Erbil, 9.2 – 12.2.2017, 8066km

Erbil, 9.2 – 12.2.2017, 8066km

**Set birds free for a sin – like stealing my bicycle**

So I arrived in the afternoon in Erbil and my host Dilzar took me on a little tour around the city. We went to Iskan street where night becomes day in all the restaurants, tee houses and street food stands that can be found next to the street. The variety of dishes is huge and all are delicious. Dilzar knew all the right places where the food was best.

Friday morning, 10th February, began with a shock: When Dilzar came back from buying bread he told me my bicycle wouldn’t be in the lobby anymore. I thought he was kidding and strangely I didn’t panic – on the other hand it wouldn’t have helped. So we ate breakfast first. Dilzar remainded calm and assured me that just a naughty neighbour’s boy would’ve borrowed the bicycle since it was unlocked. Before going out to meet friends of him who were paragliding I was confronted with the truth: No bicycle was in the entrance. But Dilzar couldn’t be put off. We drove around his neighbourhood and really! There was a boy sitting on my Brooks saddle and cruising around. A friend had given it to him and it was his now. Well, Dilzar said something to the little pilferer while I took my bicycle back. Nothing was damaged all parts were like they’ve been before and I put it just in front of Dilzar’s apartment. Subsequently we drove to the hills in the Northeast where his friends already hover from a hill.
When the sun was going down we met with other friends at Shanidar park to watch the sunset like many others.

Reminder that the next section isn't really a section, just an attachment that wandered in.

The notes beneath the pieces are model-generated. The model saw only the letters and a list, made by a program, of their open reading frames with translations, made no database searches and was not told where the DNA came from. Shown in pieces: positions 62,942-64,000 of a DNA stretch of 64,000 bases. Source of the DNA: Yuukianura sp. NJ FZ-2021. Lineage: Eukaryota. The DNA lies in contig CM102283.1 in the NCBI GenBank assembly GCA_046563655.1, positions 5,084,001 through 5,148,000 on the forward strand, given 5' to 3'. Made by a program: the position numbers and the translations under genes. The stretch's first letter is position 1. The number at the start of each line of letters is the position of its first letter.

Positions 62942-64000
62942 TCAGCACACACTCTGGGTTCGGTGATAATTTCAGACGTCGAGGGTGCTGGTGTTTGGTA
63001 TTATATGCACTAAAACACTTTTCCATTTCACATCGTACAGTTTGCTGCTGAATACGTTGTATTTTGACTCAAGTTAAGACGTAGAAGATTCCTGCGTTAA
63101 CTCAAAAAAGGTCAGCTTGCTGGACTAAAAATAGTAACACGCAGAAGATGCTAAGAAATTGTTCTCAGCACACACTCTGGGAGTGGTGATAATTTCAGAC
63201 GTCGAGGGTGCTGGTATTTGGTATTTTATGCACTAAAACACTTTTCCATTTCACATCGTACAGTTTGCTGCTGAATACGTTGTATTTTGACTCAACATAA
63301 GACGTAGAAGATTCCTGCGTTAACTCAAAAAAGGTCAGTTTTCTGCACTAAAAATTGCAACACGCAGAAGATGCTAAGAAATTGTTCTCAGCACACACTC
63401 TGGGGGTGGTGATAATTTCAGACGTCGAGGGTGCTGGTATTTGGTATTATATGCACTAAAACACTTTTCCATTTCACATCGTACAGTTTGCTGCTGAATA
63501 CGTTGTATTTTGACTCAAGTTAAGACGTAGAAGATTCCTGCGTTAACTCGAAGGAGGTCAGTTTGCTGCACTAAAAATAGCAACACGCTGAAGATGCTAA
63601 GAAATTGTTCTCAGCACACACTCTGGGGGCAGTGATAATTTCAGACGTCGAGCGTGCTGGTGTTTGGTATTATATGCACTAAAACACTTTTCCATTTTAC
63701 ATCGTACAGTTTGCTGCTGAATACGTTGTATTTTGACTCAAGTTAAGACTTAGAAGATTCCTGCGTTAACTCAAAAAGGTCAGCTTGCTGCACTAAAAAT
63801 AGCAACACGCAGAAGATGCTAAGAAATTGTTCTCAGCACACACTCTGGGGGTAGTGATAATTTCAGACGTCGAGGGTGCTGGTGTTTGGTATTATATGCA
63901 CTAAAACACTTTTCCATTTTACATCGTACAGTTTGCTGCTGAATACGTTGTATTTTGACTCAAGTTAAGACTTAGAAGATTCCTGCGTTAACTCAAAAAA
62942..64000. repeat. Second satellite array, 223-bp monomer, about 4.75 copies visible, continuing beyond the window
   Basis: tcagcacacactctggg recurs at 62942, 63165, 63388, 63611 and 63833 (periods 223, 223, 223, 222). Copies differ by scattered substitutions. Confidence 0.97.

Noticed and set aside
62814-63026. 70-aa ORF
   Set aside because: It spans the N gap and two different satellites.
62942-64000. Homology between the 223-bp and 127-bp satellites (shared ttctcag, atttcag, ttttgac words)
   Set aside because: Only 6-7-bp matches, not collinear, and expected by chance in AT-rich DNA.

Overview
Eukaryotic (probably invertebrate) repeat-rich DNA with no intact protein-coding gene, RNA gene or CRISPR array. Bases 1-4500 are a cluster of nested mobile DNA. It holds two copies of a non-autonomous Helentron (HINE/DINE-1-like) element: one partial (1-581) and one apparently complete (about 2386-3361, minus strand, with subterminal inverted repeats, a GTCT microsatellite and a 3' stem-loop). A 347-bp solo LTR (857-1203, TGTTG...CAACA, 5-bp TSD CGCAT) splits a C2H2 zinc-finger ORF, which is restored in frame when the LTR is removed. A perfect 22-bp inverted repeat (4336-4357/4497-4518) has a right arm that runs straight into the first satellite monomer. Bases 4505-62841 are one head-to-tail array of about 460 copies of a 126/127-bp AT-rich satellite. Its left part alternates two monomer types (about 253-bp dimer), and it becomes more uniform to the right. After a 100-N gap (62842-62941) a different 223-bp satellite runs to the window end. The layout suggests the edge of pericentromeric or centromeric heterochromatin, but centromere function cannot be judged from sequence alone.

Dilzar needed to work on Saturday but a friend of him showed me Erbil including of course the world famous citadel that the oldest continually-inhabited sites of the world. But we also went to the busy, picturesque and colourful forecourt Qaisary at the main entrance of the citadel. At the bazaar we also stopped by in a tea house.
In the evening we met with other friends in a hotel bar above the city where also many foreigners were going. Traditional music has been played and people danced so the atmosphere wasn’t that bourgeois.

On Sunday all the offices were opened again. I got confused with the weekend in Iraq respectively Kurdistan. I was able to repair my bicycle and buy postcards that I brought to the only post office in that 1.6mio inhabitant town. I wanted to write the postcards in one of the numerous parks but I got quite angry about how I got denied entry in most of them – the guards didn’t even granted me a tourist bonus.
However while I repaired my bicycle it suddenly knocked on the door (I was alone since Dilzar was working). Two men were standing there and asked to see my passport. But first I demanded them to show me some paper that would give them the authority to ask for my passport. Turned out they were working for Kurdish Intelligence and they wanted to take my passport (and return it the next day). But since I wanted to go into town, they made some calls and in the end photos were enough.
In the evening Dilzar, his friend Mohammad and me were dining in a very delicious restaurant – Dilzar really knew to places with best food in Erbil.

In the south it is like in Iran on Thursday and Friday but in the north it seemed to be on Friday and Saturday like in Israel, but sometimes also on Thursday and Friday.
Another interesting fact for me was that the autonomous region of Kurdistan has very good relations with Israel. The tribe of the president Barzani was close to influential Jews. After World War 2 and the following decades many Kurdish Jews flew migrated to Israel. Nowadays 150 000 Kurdish Jews are living there. In addition the Kurdish Democratic Party as well as Pershmerga were supported by Israeli Intelligence with weapons and training. Even Benjamin Netanyahu supported an independent Kurdish state.

The little encounter with the intelligence let for Dilzar to register me officially as a guest in his apartment. So Monday morning, 13th February, we needed to show up at the police station. After this my surveillance by secret police until the Iranian border started. I said good-bye to Dilzar who succeeded to give me a good picture of Erbil and I continued towards Sulaymaniyah.

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